Many people are forced to leave their homes due to armed conflicts, political repression, violation of human rights, terrorism, food shortages or climate change. The world has been witnessing the highest levels of displacement on record in recent years. In Syria, Iraq, South Sudan and elsewhere, internal and external displacement creates highly vulnerable populations in need of immediate humanitarian aid as well as prospects to integrate into a new environment. Given the large and sudden influx of people, host communities struggle to cope with these tasks, both in the delivery of public services and the mitigation of potential tensions that threaten social cohesion between locals and newcomers.

At the same time, regular and irregular migration flows are increasing worldwide. Many people are looking for work, education and training opportunities as well as a better future overall outside their home countries. While the issue is at the forefront of fierce policy  debates  in Western countries, its challenges along the migration routes are clear and apparent. Displacement and migration have given rise to organized crime in human trafficking, and created tremendous challenges for communities involved both as transit zones and destinations.

GFA approach and services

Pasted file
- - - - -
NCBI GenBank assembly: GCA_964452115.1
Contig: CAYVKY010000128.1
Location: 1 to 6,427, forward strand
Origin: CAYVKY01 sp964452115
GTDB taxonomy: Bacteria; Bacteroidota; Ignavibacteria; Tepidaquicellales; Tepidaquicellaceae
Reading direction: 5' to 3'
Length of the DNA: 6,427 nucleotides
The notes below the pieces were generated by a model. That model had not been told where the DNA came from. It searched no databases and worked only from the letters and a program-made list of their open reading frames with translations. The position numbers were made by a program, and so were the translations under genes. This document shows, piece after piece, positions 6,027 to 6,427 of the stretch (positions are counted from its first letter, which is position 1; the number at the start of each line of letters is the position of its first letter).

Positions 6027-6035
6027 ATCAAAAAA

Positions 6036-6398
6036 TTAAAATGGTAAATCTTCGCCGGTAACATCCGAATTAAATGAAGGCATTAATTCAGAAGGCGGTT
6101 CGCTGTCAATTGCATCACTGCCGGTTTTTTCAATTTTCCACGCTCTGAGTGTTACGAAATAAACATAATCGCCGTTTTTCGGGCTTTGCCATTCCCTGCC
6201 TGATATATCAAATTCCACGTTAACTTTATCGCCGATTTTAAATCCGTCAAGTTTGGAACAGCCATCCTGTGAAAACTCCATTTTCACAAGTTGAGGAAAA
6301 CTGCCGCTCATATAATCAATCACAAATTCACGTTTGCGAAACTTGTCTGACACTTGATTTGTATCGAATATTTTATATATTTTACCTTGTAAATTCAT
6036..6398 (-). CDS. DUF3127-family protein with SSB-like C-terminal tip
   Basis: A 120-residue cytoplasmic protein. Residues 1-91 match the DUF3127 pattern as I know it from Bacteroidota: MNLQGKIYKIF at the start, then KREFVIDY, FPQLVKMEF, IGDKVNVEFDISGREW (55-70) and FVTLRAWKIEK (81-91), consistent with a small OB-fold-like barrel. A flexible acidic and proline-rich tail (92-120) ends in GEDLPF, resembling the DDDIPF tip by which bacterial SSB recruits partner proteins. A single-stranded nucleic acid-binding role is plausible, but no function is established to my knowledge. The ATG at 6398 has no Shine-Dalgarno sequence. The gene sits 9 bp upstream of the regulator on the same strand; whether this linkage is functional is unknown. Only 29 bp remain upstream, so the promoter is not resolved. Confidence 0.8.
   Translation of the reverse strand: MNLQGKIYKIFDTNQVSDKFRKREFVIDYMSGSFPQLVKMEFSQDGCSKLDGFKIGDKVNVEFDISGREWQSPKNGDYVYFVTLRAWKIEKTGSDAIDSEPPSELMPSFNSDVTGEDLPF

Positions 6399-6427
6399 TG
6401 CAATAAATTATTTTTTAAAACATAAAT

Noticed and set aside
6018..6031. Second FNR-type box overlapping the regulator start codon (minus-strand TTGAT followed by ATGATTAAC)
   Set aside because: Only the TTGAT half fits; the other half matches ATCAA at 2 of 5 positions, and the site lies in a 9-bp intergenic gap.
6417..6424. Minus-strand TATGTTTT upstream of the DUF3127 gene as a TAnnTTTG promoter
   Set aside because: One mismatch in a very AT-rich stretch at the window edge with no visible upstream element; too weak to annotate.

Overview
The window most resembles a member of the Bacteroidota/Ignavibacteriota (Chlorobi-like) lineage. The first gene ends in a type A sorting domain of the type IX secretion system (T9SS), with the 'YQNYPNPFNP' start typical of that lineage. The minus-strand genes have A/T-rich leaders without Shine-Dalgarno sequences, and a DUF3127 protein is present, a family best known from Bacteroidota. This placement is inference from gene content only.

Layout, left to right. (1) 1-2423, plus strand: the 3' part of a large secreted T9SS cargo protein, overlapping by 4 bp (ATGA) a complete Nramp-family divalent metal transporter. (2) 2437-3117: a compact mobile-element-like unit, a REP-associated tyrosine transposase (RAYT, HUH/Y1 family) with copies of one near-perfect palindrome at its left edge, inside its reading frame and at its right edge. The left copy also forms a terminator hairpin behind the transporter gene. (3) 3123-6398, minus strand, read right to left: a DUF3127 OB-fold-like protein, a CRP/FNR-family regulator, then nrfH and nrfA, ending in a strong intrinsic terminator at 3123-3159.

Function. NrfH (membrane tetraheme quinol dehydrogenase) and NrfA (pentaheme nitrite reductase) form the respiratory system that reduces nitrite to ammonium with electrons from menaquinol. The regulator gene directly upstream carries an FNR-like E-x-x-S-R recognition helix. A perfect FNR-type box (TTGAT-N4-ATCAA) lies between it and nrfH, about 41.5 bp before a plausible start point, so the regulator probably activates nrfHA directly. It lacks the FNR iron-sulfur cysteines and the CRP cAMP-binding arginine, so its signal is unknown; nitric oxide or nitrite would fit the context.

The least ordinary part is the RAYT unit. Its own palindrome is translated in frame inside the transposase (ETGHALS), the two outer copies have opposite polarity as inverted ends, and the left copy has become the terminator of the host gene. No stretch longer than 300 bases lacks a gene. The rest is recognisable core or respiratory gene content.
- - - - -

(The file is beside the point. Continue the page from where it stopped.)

GFA approaches the issue of refugees, displacement and migration at different levels of develop¬ment. As displaced people need support and prospects for a better future, our services combine short-term assistance with medium and long-term projects. The latter include governance reforms, migration management, private sector development, for example, as well as education, training and employment promotion. GFA focuses on direct support measures to individuals as well as on capacity building of those communities and institutions that deliver crucial public services to migrants.

To us, refugees, displacement and migration is a cross-cutting topic of interdisciplinary nature that builds on concepts and solutions across many technical areas. This needs optimal use of our wide range of technical and methodological competences and broad regional knowhow. We have maintained a reliable network of strategic partnerships in various regions and contexts for many years in order to meet the complex challenges in this particular field more effectively. Bringing local expertise on board through dialogue puts us in a position to adapt technical concepts to local context and reinforce ownership.

To this end, GFA has established a technical working group Refugees & Migration. This team combines in-house expertise monitoring trends and developments with a focus on conceptual discussions and the development of suitable project approaches.

Supporting refugees & strengthening host communities

Tackling the immediate consequences of a refugee crisis, the physical safety and access to basic services of those seeking protection must be safeguarded in countries of origin and in host countries. Therefore, GFA experts support measures aiming at improving the living standards of refugees and internally displaced persons (IDPs), providing psychological support, reinforcing their rights and increasing their participation in decision-making and planning processes, in refugee camps and elsewhere.